Savannah: The mosquitoes that spread the Zika virus are among the hardest species to fight because they live and breed in tub drains, dog bowls, buckets, flower pots and other spots where water collects inside the houses and yards of the people they bite, insect experts noted Monday.
Because they stick close to home, Zika-carrying mosquitoes are hard to target with larvacide and insecticide sprays, they said.
"You're not going to find them in roadside ditches or in swamps," said Mark Cothran, mosquito control director for Gulf County, Florida. "You're going to find them in dog food bowls or in 5-gallon buckets. It almost requires going door-to-door to dump out containers."
Cothran is one of hundreds of municipal mosquito control officers and insect researchers from across the U.S. attending the American Mosquito Control Association's annual conference, which opened Monday in Savannah.
He and others noted that while the Zika virus that has spread rapidly in Latin America may be new to the U.S, the two mosquito species known to carry it are not.
Aedes aegypti, the mosquito blamed for the Zika outbreak linked to birth defects in Brazil, can be found in the southern U.S. from Florida to California.
Another carrier is the Asian tiger mosquito, Aedes albopictus, which has a more northerly range that includes cities such as Chicago and New York.
U.S. mosquito fighters have already dealt with these species to prevent outbreaks of dengue fever and chikungunya virus, said Joe Conlon, the association's technical director.
"It's business as usual, because we know how to control these mosquitoes," Conlon said. "But in order to get rid of these things, you have to be very fastidious."
Some cities and counties are already taking steps to get ready before their mosquito breeding seasons begin in earnest this spring.
Cothran said his staff in the Florida Panhandle is calling automotive suppliers and urging them to get rid of old tires that can turn into mosquito incubators if they collect water.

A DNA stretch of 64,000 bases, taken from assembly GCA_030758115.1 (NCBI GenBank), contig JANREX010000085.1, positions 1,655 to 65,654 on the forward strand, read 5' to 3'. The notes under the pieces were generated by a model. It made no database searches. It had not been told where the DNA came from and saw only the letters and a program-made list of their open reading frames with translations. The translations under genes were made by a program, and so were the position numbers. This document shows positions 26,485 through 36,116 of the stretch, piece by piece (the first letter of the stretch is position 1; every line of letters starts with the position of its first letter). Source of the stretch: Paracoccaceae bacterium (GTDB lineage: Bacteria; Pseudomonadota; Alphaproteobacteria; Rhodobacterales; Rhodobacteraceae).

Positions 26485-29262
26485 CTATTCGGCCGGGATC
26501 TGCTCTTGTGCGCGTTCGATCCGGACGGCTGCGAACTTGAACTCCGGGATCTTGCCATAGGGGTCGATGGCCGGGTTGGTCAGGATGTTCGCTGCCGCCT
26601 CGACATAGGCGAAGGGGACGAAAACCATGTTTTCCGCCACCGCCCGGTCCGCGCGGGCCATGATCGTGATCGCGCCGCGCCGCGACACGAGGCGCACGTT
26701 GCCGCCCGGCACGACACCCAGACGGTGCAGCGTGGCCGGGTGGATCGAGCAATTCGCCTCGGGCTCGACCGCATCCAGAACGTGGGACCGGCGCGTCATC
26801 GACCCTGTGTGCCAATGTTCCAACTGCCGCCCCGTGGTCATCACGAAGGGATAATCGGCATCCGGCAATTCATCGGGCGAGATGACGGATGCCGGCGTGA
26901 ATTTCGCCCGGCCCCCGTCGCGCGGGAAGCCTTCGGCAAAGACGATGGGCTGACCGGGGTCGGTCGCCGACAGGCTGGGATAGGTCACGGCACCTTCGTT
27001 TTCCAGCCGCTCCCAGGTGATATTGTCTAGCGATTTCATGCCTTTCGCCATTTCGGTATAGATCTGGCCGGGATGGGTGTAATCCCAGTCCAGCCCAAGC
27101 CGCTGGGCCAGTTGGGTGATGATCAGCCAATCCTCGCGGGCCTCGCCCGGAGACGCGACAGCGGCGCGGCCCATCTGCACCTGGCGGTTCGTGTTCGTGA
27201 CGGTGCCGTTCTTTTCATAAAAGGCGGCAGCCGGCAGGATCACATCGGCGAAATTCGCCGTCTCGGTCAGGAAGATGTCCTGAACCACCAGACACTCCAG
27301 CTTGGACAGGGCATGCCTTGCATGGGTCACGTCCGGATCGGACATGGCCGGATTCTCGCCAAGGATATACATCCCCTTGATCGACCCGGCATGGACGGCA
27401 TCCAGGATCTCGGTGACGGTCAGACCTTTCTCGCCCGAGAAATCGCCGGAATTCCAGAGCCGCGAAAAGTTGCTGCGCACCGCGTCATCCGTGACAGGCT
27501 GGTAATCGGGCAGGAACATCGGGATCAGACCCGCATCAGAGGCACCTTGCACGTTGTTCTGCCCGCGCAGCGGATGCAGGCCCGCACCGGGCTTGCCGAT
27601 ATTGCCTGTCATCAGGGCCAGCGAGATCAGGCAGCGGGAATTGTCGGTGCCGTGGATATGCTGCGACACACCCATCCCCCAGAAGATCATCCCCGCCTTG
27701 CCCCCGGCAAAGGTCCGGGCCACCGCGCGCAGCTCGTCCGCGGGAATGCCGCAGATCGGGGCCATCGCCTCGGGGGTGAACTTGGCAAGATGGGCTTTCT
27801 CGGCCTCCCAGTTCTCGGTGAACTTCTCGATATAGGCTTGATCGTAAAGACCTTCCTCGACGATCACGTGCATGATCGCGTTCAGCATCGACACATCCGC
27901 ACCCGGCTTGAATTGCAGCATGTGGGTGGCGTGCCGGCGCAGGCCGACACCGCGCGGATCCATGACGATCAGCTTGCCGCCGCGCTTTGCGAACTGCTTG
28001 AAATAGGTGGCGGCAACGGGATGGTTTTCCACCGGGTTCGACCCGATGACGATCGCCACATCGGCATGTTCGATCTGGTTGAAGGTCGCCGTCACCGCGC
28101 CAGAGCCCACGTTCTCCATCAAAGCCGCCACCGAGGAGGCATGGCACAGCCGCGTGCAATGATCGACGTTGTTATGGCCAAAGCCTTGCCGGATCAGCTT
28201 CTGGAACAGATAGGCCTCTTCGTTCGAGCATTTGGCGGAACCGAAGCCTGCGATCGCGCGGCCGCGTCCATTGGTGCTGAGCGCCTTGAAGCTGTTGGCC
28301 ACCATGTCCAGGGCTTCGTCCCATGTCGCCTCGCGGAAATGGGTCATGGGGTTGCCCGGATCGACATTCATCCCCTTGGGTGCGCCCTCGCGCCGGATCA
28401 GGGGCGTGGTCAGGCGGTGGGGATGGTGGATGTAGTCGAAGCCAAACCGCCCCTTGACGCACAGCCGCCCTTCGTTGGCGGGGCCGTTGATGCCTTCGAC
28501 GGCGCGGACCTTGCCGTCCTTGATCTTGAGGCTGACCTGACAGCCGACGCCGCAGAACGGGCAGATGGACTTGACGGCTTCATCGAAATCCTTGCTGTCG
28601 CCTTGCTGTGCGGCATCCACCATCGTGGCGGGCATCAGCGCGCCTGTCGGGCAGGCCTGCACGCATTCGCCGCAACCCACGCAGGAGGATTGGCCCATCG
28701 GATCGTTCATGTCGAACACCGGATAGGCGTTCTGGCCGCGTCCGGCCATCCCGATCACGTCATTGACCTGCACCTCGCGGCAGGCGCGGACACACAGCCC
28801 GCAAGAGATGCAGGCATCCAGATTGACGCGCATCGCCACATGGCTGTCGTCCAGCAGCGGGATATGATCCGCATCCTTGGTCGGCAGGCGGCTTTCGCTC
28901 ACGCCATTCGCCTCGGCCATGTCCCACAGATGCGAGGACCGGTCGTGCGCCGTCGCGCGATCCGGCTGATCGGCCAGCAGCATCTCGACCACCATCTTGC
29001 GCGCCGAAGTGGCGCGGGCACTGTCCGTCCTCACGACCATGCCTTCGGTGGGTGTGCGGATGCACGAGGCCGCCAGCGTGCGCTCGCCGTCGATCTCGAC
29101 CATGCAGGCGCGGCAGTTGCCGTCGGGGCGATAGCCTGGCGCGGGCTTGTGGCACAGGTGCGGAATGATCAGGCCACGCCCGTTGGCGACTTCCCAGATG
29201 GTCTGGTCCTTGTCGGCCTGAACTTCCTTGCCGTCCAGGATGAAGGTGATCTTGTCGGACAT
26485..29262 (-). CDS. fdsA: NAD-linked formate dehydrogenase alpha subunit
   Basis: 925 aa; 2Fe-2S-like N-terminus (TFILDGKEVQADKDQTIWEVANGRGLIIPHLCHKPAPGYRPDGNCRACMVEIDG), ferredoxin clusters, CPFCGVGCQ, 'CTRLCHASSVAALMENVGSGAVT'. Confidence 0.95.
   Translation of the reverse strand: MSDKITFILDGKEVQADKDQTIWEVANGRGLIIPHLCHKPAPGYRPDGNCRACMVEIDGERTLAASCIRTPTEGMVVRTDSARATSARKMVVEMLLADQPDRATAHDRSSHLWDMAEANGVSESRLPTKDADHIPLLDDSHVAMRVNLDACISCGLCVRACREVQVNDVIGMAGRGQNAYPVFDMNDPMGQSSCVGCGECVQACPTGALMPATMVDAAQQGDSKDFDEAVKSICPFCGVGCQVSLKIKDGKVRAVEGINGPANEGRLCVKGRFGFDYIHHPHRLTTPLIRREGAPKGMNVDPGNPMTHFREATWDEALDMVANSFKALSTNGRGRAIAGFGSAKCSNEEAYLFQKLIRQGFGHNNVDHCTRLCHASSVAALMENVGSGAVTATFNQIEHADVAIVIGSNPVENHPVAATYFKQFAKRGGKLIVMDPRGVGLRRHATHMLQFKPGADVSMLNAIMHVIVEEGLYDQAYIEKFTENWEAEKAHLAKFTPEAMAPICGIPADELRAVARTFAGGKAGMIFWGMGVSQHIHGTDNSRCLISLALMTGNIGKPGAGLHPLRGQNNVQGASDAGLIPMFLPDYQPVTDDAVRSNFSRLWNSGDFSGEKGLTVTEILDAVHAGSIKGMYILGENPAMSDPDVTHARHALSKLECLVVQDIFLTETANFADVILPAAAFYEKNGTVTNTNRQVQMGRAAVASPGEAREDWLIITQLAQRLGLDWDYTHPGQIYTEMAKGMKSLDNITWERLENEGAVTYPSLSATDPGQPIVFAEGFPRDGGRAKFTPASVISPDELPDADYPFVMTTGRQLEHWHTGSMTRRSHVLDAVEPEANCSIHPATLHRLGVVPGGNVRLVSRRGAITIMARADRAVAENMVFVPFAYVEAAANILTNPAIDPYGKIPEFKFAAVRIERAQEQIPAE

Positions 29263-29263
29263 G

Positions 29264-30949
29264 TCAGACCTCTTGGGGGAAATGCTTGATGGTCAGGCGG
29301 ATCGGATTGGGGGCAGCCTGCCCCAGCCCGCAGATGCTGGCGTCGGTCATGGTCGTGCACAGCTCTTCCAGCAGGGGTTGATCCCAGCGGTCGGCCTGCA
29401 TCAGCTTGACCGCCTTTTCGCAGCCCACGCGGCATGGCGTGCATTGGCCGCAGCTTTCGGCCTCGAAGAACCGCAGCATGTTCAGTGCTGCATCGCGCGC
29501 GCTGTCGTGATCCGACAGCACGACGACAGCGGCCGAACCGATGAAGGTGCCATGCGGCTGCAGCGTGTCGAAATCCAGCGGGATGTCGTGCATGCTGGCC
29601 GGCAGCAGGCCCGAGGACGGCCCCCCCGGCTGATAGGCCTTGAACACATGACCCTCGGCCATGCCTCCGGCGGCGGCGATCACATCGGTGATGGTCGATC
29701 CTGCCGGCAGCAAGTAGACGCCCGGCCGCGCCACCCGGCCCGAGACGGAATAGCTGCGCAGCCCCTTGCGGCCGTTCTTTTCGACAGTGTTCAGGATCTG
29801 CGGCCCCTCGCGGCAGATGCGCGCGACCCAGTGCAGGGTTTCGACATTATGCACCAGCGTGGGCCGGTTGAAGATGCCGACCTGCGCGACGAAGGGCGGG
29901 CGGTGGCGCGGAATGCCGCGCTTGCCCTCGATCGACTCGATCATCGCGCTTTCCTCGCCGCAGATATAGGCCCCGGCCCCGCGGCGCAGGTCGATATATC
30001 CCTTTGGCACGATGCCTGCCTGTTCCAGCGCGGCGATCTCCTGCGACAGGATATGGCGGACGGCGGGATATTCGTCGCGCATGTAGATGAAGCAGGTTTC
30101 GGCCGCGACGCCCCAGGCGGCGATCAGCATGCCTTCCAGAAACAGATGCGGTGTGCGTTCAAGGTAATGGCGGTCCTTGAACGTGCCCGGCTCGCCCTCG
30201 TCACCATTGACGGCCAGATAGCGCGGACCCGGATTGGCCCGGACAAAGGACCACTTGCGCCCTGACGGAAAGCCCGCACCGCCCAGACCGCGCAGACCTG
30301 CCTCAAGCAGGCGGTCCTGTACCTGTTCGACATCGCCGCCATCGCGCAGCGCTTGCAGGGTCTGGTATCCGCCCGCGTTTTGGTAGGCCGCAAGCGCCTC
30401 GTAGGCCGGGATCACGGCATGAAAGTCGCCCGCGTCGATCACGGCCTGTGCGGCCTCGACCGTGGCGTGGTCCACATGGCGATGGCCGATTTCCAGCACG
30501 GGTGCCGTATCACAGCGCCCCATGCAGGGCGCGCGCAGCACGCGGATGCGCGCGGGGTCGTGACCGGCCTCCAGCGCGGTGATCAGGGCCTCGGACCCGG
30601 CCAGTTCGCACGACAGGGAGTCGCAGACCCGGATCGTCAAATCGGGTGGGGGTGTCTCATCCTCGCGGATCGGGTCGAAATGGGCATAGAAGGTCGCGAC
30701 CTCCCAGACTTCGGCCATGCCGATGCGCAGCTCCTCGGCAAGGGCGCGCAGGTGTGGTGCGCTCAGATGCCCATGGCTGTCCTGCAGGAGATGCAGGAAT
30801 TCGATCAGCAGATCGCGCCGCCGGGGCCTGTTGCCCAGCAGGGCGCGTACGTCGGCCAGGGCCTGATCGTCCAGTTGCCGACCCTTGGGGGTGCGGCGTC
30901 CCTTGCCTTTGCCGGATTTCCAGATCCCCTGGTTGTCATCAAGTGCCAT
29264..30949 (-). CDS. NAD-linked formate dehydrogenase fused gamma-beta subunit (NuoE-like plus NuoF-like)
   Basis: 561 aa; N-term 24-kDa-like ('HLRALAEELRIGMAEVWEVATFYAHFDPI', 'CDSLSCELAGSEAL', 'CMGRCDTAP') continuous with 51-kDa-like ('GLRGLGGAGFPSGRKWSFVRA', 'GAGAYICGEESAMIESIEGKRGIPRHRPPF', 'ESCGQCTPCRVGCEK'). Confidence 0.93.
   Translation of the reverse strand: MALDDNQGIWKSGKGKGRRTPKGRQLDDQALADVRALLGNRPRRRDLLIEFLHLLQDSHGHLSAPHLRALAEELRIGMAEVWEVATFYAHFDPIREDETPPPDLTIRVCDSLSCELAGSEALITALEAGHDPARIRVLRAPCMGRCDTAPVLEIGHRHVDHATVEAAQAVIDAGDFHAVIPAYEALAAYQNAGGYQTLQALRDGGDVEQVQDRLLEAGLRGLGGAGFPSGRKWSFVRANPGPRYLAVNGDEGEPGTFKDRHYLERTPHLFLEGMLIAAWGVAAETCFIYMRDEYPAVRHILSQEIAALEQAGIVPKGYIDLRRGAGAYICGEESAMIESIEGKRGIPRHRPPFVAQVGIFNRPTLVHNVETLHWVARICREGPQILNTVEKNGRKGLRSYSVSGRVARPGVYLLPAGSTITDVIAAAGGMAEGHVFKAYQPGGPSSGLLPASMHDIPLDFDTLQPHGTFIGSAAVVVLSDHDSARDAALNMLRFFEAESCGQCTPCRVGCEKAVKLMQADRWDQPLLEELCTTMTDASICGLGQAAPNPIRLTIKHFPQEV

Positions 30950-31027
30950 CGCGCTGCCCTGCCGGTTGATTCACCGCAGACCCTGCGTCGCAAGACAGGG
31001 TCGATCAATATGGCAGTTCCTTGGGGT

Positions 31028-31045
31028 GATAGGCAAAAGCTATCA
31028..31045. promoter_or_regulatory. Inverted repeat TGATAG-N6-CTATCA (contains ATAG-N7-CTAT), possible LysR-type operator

New Orleans' mosquito control department has lined up laboratories at Louisiana State University and Tulane University that are able to screen mosquitoes caught in surveillance traps for the Zika virus, said department director Claudia Riegel.
Jeffrey Heusel, mosquito control director for Savannah and surrounding Chatham County on the Georgia coast, said his department is ready to target specific neighborhoods or subdivisions where Zika cases are reported to the local health department. He said workers would hunt down breeding sites, eliminate standing water and use up-close spraying in a half-mile radius — twice the flight range of the carrier mosquitoes.
"It's a localized approach as opposed to spraying the whole city," Heusel said.
Harry Savage, chief entomologist with the federal Centers for Disease Control and Prevention, said his best guess is that Zika infections transmitted within the U.S. will stay relatively small — much like dengue fever, which averaged 25 cases per year from 2010 to 2015 — though he said he can't be sure.
Savage said mosquitoes are far less likely to be found breeding inside U.S. homes, which as a rule have screened windows and air conditioning, than they are in Latin American homes, which often don't.
Still, Americans' backyards tend to offer plenty of dank breeding spots, from crumpled tarps to children's toys. And while mosquito control officers said they are prepared to spread the word for residents to clean up standing in water in their yards, it's very tough to get homeowners to act, Savage said.
"Source reduction by individuals usually doesn't work because people are too lazy to clean up their own yards," Savage said.
And U.S. homeowners often aren't pleased to see mosquito control officers at their doors telling them to tidy their property, Conlon added.
"In the U.S., we don't like the government in our houses," he said.